THEMES THAT YOU LIKE

J Skinner

My life is anything but typical.





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mrhaliboot:

frozendailydose:

goldannaple:

keyblade-assassin:

don’t click play.

What the….

but why

This scene is really powerful because it shows Elsa, a girl who has been shut in and isolated her whole life, finally accepting herself for who she is. I think the animators and song writers did a really good job at making this a really amazing, memorable piece of art.

(via everydayalittledeathstar)

disneyfansonly:

Love Disney? This blog is everything Disney!!
moneyisnotimportant:

startupquote:

People don’t buy what you do; they buy why you do it. And what you do simply proves what you believe.
- Simon Sinek

This doesn’t just apply to selling “things”, but also yourself. Even if you’re the hardest working person in your office, it won’t matter if people perceive you to be only looking out for yourself.
30. March 2014

lornacumberbatch:

How are you supposed to explain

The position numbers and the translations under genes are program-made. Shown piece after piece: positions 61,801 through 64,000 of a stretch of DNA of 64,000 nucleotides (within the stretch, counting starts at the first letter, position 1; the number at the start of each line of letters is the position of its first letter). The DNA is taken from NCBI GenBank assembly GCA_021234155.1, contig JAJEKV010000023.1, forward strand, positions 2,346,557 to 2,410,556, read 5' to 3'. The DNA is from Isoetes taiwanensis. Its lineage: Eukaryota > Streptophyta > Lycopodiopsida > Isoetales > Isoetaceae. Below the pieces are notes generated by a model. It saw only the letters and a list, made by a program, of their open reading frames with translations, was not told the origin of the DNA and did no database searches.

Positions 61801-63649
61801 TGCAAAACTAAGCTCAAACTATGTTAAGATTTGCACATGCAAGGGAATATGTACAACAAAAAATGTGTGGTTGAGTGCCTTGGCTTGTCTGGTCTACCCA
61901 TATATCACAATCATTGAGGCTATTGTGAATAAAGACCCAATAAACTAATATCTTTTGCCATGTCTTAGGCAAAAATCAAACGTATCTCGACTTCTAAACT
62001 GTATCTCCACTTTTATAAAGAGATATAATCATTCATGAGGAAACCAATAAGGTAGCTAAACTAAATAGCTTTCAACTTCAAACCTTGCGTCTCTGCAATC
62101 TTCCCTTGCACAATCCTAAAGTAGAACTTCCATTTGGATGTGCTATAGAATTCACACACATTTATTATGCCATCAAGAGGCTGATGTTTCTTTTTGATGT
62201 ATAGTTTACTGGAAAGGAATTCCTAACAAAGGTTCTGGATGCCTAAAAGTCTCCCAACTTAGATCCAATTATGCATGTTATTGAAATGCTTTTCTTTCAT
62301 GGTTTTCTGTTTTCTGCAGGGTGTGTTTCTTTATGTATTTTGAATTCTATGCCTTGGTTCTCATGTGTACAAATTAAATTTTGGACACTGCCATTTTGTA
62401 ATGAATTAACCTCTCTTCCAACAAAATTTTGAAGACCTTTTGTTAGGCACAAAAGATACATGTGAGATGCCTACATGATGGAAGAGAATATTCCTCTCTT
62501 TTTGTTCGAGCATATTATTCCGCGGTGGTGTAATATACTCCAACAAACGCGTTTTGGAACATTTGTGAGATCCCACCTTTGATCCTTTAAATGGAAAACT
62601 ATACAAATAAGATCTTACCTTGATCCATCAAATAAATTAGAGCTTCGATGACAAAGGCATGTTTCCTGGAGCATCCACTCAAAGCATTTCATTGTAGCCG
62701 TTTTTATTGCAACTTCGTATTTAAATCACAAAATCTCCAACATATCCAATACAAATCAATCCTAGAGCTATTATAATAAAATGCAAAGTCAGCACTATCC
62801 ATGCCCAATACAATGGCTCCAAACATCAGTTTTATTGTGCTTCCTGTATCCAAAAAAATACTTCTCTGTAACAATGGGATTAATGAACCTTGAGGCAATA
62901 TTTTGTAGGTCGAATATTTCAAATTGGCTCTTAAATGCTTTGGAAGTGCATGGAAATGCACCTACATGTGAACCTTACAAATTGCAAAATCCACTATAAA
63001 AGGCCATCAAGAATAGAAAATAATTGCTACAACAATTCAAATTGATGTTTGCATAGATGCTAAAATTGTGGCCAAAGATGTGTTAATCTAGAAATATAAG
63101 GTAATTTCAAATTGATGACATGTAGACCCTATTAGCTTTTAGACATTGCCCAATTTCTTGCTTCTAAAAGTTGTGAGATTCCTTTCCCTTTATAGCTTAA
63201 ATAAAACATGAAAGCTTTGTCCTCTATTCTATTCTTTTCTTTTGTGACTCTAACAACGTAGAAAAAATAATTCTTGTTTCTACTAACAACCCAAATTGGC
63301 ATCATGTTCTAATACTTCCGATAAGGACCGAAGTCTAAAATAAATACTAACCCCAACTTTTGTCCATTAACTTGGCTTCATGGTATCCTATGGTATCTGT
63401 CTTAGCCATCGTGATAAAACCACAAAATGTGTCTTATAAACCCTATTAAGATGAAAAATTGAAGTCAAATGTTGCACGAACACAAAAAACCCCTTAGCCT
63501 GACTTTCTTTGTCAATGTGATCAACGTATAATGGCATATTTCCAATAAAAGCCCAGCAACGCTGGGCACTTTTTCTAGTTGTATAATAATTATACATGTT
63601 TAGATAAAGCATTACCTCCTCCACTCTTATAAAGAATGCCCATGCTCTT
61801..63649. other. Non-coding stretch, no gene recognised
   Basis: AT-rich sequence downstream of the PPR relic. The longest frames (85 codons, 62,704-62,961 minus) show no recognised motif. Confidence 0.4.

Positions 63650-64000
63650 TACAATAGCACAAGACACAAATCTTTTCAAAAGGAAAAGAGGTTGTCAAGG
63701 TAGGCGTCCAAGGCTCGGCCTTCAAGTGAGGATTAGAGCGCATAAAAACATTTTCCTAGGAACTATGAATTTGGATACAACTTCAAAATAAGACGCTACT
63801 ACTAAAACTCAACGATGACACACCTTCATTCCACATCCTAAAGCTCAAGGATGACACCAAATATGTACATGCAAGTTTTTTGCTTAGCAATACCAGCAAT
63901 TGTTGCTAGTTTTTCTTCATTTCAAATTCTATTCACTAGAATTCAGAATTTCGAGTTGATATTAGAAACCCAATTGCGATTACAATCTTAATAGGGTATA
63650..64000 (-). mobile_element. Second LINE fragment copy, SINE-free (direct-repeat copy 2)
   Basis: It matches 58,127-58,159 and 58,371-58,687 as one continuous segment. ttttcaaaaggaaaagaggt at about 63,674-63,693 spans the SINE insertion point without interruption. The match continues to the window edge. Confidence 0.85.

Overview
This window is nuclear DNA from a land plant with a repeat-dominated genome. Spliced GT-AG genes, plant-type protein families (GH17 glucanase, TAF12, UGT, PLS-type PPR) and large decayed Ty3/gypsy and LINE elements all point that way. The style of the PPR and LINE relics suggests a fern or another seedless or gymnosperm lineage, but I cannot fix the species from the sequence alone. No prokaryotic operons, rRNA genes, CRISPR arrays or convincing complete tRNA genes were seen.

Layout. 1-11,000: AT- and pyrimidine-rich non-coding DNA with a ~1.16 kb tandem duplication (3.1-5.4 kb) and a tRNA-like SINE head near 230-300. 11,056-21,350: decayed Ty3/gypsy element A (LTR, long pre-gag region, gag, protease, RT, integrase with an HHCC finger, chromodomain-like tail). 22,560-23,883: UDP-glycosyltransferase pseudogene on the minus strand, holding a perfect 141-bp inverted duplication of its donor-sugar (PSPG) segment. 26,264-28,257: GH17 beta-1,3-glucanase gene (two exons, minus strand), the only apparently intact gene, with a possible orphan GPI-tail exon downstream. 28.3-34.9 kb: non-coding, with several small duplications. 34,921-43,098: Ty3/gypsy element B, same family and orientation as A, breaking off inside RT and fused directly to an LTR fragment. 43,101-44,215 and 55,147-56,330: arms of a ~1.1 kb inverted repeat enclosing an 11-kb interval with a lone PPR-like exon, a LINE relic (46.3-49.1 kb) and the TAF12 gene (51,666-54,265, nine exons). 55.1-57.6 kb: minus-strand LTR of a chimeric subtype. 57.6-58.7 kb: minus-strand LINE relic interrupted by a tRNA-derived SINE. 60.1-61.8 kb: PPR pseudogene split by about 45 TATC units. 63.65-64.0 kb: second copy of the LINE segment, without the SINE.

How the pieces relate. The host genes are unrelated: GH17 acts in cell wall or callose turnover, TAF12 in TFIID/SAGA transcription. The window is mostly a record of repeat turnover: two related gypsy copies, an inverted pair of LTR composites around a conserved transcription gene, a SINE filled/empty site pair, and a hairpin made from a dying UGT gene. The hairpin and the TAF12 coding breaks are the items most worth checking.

• war
  • rape
  • murder
  • kidnapping
  • corrupt governments
  • the fact that most families barely manage to put food on the table
  • depression
  • racism
  • sexism
  • domestic abuse
  • how the TARDIS is bigger on the inside

How does two guys or even two girls or whatever people  are into, falling in love even come close to all those things??

studentsgoneglobal:

Happy St. Patrick’s Day! Here are some traditions you may be familiar with:

St. Patrick’s Day is a holiday known for parades, shamrocks and all things Irish. From leprechauns to the color green, find out how symbols we now associate with St. Patrick’s Day came to be, and learn about a few that are purely American invention.
THE SHAMROCK
The shamrock, which was also called the “seamroy” by the Celts, was a sacred plant in ancient Ireland because it symbolized the rebirth of spring. By the seventeenth century, the shamrock had become a symbol of emerging Irish nationalism. As the English began to seize Irish land and make laws against the use of the Irish language and the practice of Catholicism, many Irish began to wear the shamrock as a symbol of their pride in their heritage and their displeasure with English rule.
Continue reading

jklawls:

It’s St. Patrick’s Day… you all know what that means..